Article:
French win over England timely for All Blacks

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Lynn McConnell     12 Mar 2018     Getty Images

Coach Steve Hansen said there had been a perception amongst some in the New Zealand rugby public that France weren't any good.

But he said that result, and New Zealand's experience of them last year, had shown they were a better side than the results suggested.


As a result the selectors have instituted their plan to have the All Blacks at a high level of readiness for the series.

"We need some preparation time so it [the preparation programme] will give us a head start to get into that," he said.

A new feature however, was the naming of the All Blacks squad of 32 for the French series before two three-day preparation camps from May 20-22 and May 27-29.

The need for the three foundation days and two camps had been forced on the selectors because the Super Rugby franchises had started their season later, and as they had in the past, the selectors reverted to the camp policy that had been used when that happened.

Hansen said Monday's 'foundation day' was for Crusader and Highlander All Blacks while another two would be held for the North Island teams.

The get-togethers were to review what happened last year and to talk about what the side needed to do to keep getting better. There would be no other physical activity other than gym work while there would be some tweaks to their game which they wanted to implement.

"It's pretty much what the name says really, it's a foundation day to try and allow us to come together later in the year against what is going to be some tough opposition as you've seen them beat England," he said.

Much of the attention for the past two years has been on the end of year Test between the All Blacks and England but Hansen has always been aware that the Test against the Six Nations champions Ireland would also make the end of year tour a big challenge.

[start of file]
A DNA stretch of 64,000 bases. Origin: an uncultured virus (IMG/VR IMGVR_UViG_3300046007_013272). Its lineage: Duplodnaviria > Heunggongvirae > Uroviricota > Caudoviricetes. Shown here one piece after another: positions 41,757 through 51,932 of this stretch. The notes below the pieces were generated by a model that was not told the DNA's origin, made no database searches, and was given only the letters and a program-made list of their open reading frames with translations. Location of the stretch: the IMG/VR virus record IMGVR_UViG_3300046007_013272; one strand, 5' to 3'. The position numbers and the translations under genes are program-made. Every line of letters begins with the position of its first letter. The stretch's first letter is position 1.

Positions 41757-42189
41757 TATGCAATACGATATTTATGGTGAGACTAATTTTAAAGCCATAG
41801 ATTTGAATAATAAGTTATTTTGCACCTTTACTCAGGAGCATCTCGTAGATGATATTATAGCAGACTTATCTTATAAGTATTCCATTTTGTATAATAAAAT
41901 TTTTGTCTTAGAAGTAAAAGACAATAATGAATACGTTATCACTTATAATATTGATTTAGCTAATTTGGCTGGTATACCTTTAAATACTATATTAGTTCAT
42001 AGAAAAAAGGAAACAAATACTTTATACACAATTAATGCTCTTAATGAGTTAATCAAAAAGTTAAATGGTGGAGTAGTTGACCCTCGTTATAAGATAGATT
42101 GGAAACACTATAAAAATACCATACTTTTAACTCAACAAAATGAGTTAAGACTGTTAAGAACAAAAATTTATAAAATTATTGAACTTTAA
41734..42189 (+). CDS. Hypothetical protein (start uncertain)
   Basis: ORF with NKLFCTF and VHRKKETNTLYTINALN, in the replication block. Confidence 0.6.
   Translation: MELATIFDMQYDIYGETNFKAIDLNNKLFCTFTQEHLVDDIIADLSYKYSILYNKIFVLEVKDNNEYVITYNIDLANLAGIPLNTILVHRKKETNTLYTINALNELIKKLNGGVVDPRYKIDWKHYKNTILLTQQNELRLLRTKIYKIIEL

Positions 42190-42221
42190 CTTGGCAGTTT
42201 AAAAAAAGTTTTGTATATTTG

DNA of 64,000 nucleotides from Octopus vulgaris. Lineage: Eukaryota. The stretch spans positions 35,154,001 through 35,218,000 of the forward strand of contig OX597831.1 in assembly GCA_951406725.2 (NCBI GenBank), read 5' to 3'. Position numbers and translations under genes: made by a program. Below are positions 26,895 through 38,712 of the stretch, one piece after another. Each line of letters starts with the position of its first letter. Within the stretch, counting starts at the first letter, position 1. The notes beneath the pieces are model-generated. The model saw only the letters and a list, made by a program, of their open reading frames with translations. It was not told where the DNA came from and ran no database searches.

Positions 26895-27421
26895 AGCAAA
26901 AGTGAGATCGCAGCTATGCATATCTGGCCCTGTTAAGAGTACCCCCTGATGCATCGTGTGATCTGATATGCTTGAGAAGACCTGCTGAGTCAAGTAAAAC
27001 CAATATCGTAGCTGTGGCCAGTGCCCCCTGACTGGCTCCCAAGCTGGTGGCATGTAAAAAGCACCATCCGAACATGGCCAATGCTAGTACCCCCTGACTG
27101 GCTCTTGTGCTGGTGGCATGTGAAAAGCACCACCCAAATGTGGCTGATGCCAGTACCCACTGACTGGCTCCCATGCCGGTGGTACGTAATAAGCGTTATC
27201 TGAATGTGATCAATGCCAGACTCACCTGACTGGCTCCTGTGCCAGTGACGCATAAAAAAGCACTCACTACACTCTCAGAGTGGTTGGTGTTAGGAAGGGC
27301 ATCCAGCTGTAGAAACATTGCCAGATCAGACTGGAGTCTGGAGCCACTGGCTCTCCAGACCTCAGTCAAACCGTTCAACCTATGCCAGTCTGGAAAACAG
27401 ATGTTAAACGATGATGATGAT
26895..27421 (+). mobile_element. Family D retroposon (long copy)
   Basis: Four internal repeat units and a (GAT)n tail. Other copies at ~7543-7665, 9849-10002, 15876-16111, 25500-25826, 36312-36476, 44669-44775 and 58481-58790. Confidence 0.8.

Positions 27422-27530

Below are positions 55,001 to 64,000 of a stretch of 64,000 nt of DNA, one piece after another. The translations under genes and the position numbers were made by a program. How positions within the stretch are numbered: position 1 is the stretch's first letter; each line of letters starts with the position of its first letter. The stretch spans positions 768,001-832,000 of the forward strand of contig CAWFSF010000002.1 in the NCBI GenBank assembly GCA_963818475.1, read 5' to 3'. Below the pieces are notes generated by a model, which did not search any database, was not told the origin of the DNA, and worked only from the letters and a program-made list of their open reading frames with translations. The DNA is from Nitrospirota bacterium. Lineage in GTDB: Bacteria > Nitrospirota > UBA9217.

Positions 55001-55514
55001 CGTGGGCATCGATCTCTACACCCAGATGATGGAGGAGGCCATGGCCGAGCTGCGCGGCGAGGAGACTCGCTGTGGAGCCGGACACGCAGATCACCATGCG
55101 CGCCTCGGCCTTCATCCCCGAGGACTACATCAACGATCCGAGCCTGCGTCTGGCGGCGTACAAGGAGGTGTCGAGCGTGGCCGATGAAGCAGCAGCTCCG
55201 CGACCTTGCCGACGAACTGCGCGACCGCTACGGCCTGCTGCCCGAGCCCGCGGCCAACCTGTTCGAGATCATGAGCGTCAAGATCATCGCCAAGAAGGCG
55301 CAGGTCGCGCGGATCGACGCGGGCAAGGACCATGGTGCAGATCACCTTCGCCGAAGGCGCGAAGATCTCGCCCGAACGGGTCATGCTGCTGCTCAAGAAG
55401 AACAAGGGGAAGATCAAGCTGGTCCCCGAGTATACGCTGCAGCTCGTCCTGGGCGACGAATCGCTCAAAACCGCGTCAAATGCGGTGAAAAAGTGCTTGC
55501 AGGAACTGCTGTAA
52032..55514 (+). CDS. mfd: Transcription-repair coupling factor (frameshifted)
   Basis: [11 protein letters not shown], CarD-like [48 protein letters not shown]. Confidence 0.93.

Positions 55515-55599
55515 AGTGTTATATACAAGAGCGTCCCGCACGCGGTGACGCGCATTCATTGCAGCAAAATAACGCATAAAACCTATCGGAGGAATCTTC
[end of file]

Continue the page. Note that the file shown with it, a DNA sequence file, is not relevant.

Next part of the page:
Ireland were always tough to beat and Hansen recalled they had been beaten by a Dan Carter dropped goal in Christchurch, an 81st minute try in Dublin, they lost to them in Chicago and they had another close contest a week after that in Dublin.

"For quite some time they've been strong and people tend to forget that," he said.

With Scotland having beaten Australia twice, pushing New Zealand hard and beating England, and France beating England, it was clear that 'northern hemisphere rugby is humming along pretty nicely', Hansen said.

He hadn't been overly surprised at France upsetting England at the weekend because, as New Zealanders knew, France were a side who could turn up or turn off.

"When they turn up they are extremely difficult to play. They're big, athletic and skilful and they've got a number of people out so they're only going to get better," he said.

Meanwhile, play in Investec Super Rugby had been physical but all New Zealand's sides were in the top eight so they had got away to a good start.

The Blues received a 'well done' from him after having a tough start against New Zealand sides and then going over to beat the top South African team, the Lions.

"The Chiefs showed a lot of character in beating the Blues the other night with their injuries and late changes and the Hurricanes again showed some great character coming back from overseas to beat the Crusaders. The Crusaders have got a lot of injuries waiting on some of their big boys to come back.

"They've started well, the loss to the Hurricanes won't affect where they end up I don't think so those reinforcements aren't far away from coming and Aaron's [Mauger] pretty pleased with the way the Highlanders have started so it's been a good start for New Zealand," he said.